In addition to school supplies comes extracurricular activities and all the gear and equipment needed for those commitments. The Fall sports season is torturous to the matriarch of the Brody Bunch. We allowed our four kids to play baseball, soccer and participate in theater.  Our breakdown for the Fall ONLY includes:  2 travel baseball teams, 1 travel soccer team, 1 club level soccer team, 2 theater students and a vocal student and possibly two school soccer teams.  Plus Hebrew school and regular school. And, one parent coaching while both parents work full time. Calendars and grids are updated constantly to manage the day to day shuttling necessary to keep everyone accountable, happy and active.  And, we have two rolling coolers which transport cold water, iced coffee, crudités and an assortment of hummus and dips.

Wishing for a Liquor License

So, here’s to wishing that Target, Walmart, Staples and Amazon had all of the items we are requested to have, and since they don’t carry everything in a one stop shop, let every screaming parent in the aisles know that you would support such establishments having a liquor license during these trying times.

Dry Run, We Are in Training For the School Year Routine

I started getting up at the normal school year time.  We will only be 2.5 hours late on the first day of school, and without our paper towels, if we don’t have to eat breakfast, pack lunches, wear matching clothes and drive to school in rush hour. Further, we need new lunchboxes.  180 days of school times 4 kids equals 720 lunches. Go Team Brody!

2 thoughts on “The Brody Bunch – School Supplies, Getting Ready for a New School Year

  1. I am going to make a comment that is probably going to drive the parents who read it crazy, but I feel, as a former public middle school teacher in Mass. and an adult who fondly recalls his early childhood and early adolescence, I must do so. Today’s kids, particularly those who grow up in middle-class suburban neighborhoods, are over-scheduled by their parents to the nth degree.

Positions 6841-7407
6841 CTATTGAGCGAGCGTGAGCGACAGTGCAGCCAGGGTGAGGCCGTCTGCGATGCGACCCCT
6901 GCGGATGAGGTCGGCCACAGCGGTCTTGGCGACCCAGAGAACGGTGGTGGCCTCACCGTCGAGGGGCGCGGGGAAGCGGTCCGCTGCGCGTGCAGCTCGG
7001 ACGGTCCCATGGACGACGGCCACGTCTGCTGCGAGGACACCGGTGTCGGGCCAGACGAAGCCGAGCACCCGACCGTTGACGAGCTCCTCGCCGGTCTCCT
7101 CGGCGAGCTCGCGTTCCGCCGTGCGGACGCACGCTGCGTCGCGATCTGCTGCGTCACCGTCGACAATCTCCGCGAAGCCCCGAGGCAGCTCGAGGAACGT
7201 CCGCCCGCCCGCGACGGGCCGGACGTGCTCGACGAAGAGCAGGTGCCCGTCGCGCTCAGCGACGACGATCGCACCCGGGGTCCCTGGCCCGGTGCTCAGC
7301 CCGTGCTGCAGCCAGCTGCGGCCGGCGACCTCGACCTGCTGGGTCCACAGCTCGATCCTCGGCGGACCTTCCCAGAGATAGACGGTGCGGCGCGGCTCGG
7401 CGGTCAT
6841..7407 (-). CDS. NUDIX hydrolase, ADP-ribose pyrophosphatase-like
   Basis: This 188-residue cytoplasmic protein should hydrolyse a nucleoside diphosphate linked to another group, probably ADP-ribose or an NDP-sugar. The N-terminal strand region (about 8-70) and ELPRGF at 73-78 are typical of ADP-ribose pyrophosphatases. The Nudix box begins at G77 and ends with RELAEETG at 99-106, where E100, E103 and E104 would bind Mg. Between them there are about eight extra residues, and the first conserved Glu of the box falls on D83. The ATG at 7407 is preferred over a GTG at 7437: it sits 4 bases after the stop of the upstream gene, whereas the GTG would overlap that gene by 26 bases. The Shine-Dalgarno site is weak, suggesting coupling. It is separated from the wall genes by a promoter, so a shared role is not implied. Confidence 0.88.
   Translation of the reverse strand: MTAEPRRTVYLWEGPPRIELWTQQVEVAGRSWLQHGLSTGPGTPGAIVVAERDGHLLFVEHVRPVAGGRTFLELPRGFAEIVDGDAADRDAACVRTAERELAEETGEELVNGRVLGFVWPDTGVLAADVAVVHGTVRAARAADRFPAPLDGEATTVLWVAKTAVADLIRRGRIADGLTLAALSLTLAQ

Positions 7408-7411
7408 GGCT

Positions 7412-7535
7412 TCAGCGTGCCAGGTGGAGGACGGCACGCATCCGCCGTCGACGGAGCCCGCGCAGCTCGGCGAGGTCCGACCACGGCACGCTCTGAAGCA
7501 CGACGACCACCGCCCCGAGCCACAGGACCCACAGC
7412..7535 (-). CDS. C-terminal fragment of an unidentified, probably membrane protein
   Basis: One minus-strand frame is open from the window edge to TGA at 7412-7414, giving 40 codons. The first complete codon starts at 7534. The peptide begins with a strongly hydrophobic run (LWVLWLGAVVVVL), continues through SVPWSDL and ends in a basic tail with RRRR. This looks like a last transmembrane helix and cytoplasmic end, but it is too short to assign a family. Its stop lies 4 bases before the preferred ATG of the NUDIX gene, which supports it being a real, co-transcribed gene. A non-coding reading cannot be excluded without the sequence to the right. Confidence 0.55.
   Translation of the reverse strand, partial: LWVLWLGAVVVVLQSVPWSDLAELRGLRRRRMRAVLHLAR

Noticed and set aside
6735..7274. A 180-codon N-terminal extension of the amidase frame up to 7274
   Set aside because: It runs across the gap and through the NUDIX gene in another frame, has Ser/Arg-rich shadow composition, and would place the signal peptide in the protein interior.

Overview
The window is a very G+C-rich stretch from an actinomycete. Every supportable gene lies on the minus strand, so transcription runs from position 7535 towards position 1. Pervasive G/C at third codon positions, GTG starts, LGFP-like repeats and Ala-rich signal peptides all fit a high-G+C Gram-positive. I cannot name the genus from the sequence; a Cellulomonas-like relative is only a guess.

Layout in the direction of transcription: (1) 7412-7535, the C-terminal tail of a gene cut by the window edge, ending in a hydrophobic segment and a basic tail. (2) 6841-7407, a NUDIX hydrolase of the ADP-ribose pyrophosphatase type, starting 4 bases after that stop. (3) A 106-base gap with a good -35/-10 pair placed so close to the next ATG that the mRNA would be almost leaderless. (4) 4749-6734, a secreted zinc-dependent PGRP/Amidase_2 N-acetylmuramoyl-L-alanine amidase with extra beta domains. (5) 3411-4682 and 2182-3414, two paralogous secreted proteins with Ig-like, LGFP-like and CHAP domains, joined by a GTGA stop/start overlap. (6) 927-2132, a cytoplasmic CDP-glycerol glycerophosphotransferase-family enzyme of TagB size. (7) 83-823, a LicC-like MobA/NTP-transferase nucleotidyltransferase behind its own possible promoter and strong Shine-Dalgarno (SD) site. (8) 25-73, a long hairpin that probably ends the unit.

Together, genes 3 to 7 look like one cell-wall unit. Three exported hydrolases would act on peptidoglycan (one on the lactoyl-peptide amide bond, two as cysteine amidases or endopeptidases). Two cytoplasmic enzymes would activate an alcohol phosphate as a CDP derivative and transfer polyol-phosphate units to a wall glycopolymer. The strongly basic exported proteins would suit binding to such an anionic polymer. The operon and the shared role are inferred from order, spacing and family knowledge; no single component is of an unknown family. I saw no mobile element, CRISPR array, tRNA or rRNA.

My concern is not with the value of the extracurricular activities described (e.g. Hebrew school, traveling baseball and other athletic teams, music lessons etc.). It is that by foreclosing the opportunity for kids to make their own plans to get together and socialize in authentic, healthy, and self-initiated ways we are stunting our own’s kids progressive adolescent development; When I was a kid through the sixth-grade, my parents scheduled me for some of these same activities described in Robyn’s post, but they left time during the week and on weekends for me just to call up a friend and make plans to get together at my house or his (usually his as a younger adolescent) house or a mutual friend’s house just “to play.” The kids, not the parents and certainly not some martial, fascistic organization such as Little League (the Little League official who developed the concept of “everyone get a trophy” should be banned from life from organizing child athletics), would organize themselves to play tennis baseball, kickball, four-square or touch football or just create their own version of a new game, with new rules that we made up that day or that week